The Privacy Act is a piece of legislation that aims to protect the privacy rights of individuals by regulating how personal information is handled. In the United States, the Privacy Act of 1974 is a federal law that governs the collection, maintenance, use, and dissemination of personally identifiable information about individuals that is maintained in systems of records by federal agencies.

In Australia, the Privacy Act 1988 and the Privacy Amendment (Enhancing Privacy Protection) Act 2012 are key laws that protect personal information. The Act stipulates that entities must collect, store, use, and disclose personal information in a manner that respects individual privacy. This includes collecting personal information directly from individuals, and in some cases, from third parties.

9. Personal Information Protection and Electronic Documents Act (PIPEDA)

The Personal Information Protection and Electronic Documents Act, also known as PIPEDA, is Canada's primary privacy law for the private sector. It regulates how businesses collect, use, and disclose personal information in the course of commercial business.

PIPEDA mandates organizations to inform individuals about their data collection and usage practices and to seek their consent. It also safeguards individuals' rights by enabling them to access and correct their personal information held by these organizations.

Compliance with PIPEDA is critical for all private sector organizations operating in Canada. Failure to comply can result in fines of up to $80,000 and legal actions.

To comply with PIPEDA, organizations must adhere to the 10 fair information principles, which include:

  1. Accountability: An organization is responsible for personal information under its control and shall designate an individual who is accountable for the organization's compliance with the principles.
  2. Identifying purposes: The purposes for which personal information is collected shall be identified by the organization at or before the time the information is collected.

  3. Consent: The knowledge and consent of the individual are required for the collection, use, or disclosure of personal information, except where inappropriate.

  4. Limiting collection: The collection of personal information shall be limited to that which is necessary for the purposes identified by the organization.

  5. Limiting use, disclosure, and retention: Personal information shall not be used or disclosed for purposes other than those for which it was collected, except with the consent of the individual or as required by law. Personal information shall be retained only as long as necessary for the fulfillment of those purposes.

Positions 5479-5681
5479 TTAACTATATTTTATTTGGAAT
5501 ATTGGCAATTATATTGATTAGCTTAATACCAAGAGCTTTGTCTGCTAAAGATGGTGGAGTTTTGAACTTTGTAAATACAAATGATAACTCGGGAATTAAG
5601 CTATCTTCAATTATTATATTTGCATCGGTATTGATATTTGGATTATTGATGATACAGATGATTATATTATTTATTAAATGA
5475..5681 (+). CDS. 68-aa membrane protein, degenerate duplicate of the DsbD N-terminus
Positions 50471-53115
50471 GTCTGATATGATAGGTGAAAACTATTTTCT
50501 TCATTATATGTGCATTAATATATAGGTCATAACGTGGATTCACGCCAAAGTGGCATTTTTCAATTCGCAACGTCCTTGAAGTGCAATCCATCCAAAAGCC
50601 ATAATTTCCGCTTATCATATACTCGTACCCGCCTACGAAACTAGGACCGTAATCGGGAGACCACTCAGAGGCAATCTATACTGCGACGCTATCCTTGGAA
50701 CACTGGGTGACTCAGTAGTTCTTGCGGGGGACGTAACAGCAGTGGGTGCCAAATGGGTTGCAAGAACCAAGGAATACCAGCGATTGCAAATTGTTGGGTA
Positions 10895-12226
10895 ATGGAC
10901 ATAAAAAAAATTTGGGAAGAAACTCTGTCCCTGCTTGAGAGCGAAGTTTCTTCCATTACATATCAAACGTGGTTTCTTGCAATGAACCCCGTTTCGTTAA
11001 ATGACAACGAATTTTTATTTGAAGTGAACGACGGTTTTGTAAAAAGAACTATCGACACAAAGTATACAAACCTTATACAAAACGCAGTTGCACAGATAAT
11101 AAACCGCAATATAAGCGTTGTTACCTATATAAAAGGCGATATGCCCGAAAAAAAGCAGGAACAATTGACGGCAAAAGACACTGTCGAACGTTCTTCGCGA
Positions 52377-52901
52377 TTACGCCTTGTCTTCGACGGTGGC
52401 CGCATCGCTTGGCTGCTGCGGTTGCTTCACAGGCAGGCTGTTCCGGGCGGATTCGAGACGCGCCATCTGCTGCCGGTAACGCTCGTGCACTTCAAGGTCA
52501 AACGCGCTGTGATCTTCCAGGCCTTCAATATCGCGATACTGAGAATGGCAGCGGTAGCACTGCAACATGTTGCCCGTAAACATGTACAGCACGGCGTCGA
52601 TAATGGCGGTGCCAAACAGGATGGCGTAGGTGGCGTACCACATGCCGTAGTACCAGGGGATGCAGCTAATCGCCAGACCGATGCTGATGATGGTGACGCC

6. Accuracy: Personal information shall be as accurate, complete, and up-to-date as is necessary for the purposes for which it is to be used.

  7. Safeguards: Personal information shall be protected by security safeguards appropriate to the sensitivity of the information.

  8. Openness: An organization shall make readily available to individuals specific information about its policies and practices relating to the management of personal information.

  9. Individual access: Upon request, an individual shall be informed of the existence, use, and disclosure of his or her personal information and shall be given access to that information. An individual shall be able to challenge the accuracy and completeness of the information and have it amended as appropriate.

  10. Challenging compliance: An individual shall be able to challenge an organization's compliance with the above principles. An organization's response to such a challenge must be managed in accordance with the PIPEDA complaint handling procedures[1][2][3].

Why is data compliance important?

Data compliance is of paramount importance for several reasons. Not only does it enhance a company's image, as adhering to laws and regulations concerning data showcases a company's commitment to ethical business practices, but it also fosters customer loyalty, as consumers increasingly value companies that respect their privacy and protect their data.

Having a robust data compliance structure in place can attract high-caliber employees who value working in a responsible and ethical environment. Compliance also ensures businesses stay in line with evolving regulations, preventing legal implications and potential fines. This is especially important as data breaches can significantly damage a company's reputation and lead to costly lawsuits.

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29/07/2022 James Smith
Thank you for this informative blog. Data Compliance is important nowadays to protect your data